Pauls Footsteps #377

 “So why do you condemn another believer? Why do you look down on another believer? Remember, we will all stand before the judgment seat of God” (Romans 14:10).

Footsteps #377. This last section of Romans is a paradox. God calls us to live in certain ways. We become convicted of those ways. Yet, He also calls us to love our fellow believers and, at times, set aside our lifestyle convictions in order to lift them up. Romans is the book from which the Protestant Reformation was born – the book that more than any other should show us why we must continue to rest on the principle of Sola Scriptura, the Bible alone is the standard of faith. Perhaps the whole thing can be summarized by the pagan jailer’s question, “What must I do to be saved?” (Acts 16:30). In Romans, we got the answer to that question. 

In this, the last section, Paul touches on other topics, perhaps not as central to his main theme, yet important enough to be included in the letter. Thus, for us, they are sacred Scripture, as well. The implications of chapter 14 are far-reaching for every thoughtful Christian.  

Who are the ‘weaker believers’ in vs1-12? Romans 14 is important for us to consider because firstly, it is misunderstood in our 21st-century context, and secondly because it is badly interpreted and misapplied as a result of this misunderstanding. In first-century Christianity and here in Romans 14:1-3 in particular, the question concerns the eating of meats that may have been sacrificed to idols. The Jerusalem council (Acts 15) ruled that Gentile converts should refrain from eating such foods. But there was always the question as to whether meats sold in public markets had come from animals sacrificed to idols (see 1 Cor.10:25). Some Christians didn’t care about that at all; others, if there were the slightest doubt, chose to eat vegetables instead. The issue had nothing to do with the question of vegetarianism and healthful living. Nor is Paul implying in this passage that the distinction between clean and unclean meats (which predated Judaism – see Gen 7:2) has been abolished. This is not the subject under consideration. If the words “he may eat all things” (Rom. 14:2) were taken to mean that now any animal, clean or otherwise, could be eaten, they would be misapplied. Comparison with other New and Old Testament passages would rule against such an application.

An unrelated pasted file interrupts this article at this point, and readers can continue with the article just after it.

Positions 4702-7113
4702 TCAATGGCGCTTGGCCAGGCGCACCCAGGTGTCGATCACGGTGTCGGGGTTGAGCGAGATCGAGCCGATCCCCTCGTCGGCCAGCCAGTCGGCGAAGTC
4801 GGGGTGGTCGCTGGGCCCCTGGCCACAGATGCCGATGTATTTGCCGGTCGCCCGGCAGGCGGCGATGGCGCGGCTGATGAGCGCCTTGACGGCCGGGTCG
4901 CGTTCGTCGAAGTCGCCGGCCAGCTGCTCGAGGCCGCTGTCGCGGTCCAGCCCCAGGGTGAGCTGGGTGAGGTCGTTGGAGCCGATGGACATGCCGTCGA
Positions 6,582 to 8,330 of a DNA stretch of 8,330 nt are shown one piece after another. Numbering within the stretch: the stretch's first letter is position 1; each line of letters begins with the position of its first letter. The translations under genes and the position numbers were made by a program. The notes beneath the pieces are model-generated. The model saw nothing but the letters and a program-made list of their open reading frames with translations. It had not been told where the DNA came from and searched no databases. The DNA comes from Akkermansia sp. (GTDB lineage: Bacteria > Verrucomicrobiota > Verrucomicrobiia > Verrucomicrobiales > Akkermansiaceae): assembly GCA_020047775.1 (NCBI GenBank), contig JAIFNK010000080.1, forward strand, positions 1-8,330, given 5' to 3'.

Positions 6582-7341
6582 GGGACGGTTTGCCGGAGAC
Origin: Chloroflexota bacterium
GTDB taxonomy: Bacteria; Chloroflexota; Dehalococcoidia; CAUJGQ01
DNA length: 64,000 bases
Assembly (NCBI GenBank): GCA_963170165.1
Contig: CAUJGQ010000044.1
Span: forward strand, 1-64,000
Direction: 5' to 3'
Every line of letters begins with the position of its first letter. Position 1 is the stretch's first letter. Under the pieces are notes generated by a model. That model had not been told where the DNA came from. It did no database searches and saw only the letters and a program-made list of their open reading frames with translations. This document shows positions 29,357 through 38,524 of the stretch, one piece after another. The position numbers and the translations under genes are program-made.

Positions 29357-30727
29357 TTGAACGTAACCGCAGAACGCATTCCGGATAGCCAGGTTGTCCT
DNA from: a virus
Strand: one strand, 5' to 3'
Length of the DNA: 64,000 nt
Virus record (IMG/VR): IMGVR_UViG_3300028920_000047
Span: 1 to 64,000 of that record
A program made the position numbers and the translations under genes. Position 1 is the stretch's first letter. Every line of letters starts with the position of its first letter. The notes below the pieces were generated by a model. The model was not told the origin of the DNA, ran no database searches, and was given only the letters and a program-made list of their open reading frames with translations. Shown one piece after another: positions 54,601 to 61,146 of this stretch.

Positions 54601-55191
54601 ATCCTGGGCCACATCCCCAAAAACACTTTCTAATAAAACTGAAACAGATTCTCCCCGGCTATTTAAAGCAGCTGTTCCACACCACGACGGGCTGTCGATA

Meanwhile, to “receive” one weak in the faith meant to accord him or her full membership and social status. The person was not to be argued with but given the right to his or her opinion. This is the principle that we should take from this 2,000year old passage today. Different believers hold different convictions; and yet none is to judge another. 

It’s important, too, to realize that in Rom.14:3 Paul does not speak negatively of the one “weak in the faith” in Rom.14:1. Nor does he give this person advice as to how to become strong. So far as God is concerned, the overscrupulous Christian (judged overscrupulous, apparently, not by God but by his or her fellow Christians) is accepted. “God has accepted them.” (V3). V4 amplifies that thought. 504

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